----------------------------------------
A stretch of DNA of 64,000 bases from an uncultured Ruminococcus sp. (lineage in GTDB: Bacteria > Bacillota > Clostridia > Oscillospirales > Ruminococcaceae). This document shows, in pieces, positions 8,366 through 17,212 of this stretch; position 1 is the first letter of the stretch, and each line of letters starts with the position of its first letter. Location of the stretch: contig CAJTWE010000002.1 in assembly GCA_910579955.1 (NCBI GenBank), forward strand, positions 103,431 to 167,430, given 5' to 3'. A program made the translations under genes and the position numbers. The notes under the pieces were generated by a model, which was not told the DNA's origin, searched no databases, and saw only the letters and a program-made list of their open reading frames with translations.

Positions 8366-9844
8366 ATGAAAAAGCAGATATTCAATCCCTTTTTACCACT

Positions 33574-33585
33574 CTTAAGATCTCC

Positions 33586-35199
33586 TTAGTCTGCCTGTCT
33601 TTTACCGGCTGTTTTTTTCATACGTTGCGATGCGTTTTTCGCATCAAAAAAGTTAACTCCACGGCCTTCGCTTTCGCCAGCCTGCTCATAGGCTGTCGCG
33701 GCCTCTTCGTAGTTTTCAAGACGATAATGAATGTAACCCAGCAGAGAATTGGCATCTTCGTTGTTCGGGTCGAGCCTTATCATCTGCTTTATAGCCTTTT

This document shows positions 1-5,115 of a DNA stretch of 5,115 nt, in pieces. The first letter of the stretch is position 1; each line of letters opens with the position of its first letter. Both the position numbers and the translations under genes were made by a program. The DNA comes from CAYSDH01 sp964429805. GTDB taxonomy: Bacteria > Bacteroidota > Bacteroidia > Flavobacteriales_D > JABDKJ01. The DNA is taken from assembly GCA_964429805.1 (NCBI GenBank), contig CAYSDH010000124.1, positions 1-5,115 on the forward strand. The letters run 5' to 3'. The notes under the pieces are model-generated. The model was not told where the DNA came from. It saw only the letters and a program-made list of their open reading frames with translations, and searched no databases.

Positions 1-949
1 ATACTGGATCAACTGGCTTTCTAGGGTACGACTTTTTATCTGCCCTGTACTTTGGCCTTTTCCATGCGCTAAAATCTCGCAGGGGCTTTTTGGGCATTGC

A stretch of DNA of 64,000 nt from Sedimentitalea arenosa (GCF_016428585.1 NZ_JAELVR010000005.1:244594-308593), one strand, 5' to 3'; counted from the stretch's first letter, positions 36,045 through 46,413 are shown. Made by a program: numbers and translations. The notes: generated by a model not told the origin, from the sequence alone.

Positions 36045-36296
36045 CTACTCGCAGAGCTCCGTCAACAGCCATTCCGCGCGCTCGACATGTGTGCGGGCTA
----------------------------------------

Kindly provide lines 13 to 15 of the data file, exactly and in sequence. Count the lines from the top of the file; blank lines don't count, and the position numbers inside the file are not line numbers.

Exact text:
A stretch of DNA of 64,000 nt from Sedimentitalea arenosa (GCF_016428585.1 NZ_JAELVR010000005.1:244594-308593), one strand, 5' to 3'; counted from the stretch's first letter, positions 36,045 through 46,413 are shown. Made by a program: numbers and translations. The notes: generated by a model not told the origin, from the sequence alone.

Positions 36045-36296
36045 CTACTCGCAGAGCTCCGTCAACAGCCATTCCGCGCGCTCGACATGTGTGCGGGCTA